KINE 404 (3) Introduction to Epidemiology
This is an introductory course in the basic study of the risk factors for disease in populations. The emphasis of the couse is to understand the methodology of the public health research, and how evidence-based medicine is used to determine optimal treatment in approaches to clinical practice. The course provides instruction in both observational and structured methodologies often used in epidemiological research. Prerequisites: BIOL 104, BIOL 177, BIOL 178, KINE 202; Corequisites: KINE 303.

KINE 405 (3) Health and Drug Education
An examination of the philosophical, ethical, and theoretical foundations of the professional practice of health and drug education in school, community, worksite, and hospital settings. Emphasis on the importance of health behavior as a contributor to current public health problems, as well as the role of health and drug education and health promotion in addressing these problems. Prerequisites: BIOL 104, BIOL 177, BIOL 178, KINE 202, PSYC 100.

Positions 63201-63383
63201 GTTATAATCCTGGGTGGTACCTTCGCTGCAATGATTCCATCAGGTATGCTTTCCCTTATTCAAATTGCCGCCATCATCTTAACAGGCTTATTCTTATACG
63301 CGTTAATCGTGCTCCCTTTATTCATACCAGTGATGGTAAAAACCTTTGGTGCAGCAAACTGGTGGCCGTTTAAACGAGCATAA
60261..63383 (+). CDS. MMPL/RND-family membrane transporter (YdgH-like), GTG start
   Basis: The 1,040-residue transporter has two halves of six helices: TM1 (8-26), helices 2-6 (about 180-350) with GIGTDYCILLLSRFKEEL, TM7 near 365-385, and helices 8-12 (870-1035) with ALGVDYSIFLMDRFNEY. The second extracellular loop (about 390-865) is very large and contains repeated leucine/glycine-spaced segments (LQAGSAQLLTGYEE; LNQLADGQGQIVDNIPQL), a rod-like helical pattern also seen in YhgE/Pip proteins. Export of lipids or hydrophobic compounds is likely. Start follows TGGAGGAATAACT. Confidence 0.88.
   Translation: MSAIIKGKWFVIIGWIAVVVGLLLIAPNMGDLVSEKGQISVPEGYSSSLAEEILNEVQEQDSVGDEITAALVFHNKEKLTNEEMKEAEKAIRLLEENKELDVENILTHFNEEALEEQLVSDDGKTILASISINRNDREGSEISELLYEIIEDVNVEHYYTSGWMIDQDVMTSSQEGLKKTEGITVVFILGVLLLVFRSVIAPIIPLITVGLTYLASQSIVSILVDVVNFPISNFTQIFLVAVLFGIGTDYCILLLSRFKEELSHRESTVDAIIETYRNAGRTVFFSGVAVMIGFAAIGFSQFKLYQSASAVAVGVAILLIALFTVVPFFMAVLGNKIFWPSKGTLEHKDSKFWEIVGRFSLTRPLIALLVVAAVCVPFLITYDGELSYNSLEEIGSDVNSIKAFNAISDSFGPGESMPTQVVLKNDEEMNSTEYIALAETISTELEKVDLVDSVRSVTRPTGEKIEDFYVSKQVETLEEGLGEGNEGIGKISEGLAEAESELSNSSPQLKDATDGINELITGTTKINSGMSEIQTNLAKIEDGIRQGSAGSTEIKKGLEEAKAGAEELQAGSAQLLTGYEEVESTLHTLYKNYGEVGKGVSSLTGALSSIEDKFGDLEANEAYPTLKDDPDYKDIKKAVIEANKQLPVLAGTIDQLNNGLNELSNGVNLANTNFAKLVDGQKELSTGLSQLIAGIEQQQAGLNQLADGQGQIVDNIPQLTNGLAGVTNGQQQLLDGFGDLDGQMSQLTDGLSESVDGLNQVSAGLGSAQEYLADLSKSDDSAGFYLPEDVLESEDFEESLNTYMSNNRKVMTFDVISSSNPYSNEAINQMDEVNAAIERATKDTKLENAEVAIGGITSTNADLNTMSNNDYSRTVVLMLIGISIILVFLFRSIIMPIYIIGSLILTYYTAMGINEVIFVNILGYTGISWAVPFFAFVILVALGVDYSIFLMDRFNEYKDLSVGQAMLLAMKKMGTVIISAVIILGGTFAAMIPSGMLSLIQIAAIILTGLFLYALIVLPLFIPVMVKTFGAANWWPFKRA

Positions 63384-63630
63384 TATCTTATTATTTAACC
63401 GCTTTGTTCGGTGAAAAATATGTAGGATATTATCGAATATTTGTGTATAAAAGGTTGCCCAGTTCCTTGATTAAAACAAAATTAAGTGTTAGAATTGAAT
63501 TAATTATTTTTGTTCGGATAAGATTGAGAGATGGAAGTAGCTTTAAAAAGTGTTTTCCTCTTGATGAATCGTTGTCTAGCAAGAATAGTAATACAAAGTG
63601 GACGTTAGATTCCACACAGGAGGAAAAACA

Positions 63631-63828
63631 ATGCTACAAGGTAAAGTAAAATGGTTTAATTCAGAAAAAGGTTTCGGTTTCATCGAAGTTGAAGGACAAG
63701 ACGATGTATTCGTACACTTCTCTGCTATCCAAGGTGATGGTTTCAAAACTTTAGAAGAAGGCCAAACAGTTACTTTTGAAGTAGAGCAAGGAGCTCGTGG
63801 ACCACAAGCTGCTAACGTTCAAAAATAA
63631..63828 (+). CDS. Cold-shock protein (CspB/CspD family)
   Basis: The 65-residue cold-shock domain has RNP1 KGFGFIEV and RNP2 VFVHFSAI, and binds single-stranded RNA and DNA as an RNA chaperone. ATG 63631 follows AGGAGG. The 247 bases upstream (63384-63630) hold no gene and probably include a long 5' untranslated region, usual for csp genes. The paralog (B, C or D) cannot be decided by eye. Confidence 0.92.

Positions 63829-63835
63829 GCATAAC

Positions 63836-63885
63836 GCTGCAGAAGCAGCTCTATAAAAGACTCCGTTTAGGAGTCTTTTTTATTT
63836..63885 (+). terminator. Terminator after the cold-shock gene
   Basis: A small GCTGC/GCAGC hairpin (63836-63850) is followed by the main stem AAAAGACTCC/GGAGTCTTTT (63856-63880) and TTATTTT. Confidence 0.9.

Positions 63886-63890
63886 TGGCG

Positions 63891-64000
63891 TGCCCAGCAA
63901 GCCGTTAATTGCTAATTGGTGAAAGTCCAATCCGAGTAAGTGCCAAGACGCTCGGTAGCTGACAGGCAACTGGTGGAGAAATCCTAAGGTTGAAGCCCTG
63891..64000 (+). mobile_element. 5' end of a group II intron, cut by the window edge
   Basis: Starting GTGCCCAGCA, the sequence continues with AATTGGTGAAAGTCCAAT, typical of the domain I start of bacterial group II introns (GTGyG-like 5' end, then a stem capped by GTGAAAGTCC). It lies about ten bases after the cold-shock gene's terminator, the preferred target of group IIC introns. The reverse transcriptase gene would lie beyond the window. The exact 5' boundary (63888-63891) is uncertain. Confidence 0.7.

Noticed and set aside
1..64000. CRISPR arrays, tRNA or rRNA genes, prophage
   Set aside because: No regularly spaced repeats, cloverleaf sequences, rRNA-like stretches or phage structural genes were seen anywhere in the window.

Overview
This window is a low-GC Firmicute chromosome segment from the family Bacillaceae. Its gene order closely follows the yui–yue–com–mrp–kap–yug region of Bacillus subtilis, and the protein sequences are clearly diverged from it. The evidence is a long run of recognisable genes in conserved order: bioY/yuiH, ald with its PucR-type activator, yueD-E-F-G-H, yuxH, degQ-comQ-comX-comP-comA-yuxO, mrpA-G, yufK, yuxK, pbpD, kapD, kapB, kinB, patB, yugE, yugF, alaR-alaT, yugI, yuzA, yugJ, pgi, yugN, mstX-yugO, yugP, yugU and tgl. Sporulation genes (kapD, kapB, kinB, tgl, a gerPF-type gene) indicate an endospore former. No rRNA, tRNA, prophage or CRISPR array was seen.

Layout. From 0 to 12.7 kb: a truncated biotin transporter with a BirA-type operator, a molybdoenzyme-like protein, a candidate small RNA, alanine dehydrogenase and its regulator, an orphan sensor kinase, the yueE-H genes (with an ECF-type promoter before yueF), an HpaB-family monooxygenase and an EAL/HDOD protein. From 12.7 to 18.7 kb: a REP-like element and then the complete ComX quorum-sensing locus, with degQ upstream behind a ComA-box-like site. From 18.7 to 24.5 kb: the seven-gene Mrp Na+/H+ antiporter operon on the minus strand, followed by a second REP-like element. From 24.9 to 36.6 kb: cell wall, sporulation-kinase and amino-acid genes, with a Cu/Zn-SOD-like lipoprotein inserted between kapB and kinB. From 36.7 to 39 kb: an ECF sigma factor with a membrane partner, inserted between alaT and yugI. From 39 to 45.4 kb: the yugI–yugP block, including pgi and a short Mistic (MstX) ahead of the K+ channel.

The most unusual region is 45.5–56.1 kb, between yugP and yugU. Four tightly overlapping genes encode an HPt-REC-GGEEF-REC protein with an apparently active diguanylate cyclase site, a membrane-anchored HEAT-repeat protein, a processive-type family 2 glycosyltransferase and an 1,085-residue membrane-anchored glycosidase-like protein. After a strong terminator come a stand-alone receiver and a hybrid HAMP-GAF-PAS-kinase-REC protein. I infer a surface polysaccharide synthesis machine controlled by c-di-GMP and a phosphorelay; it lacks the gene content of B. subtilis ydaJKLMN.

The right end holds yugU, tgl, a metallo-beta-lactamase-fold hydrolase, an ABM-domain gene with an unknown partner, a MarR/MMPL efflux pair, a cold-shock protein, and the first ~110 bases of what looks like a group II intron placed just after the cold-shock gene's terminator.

KINE 406 (3) Stress Testing and Exercise Prescription
Practical and theoretical knowledge surrounding the various modes and protocols used in graded exercise testing, muscular strength/fitness testing, and exercise prescription based on test results in healthy and diseased populations.  Includes an in-depth examination of electrocardiography and a brief introduction to pharmacology. Prerequisite: KINE 326 with a grade of C (2.0) or better.

KINE 407 (3) Principles of Health Promotion and Education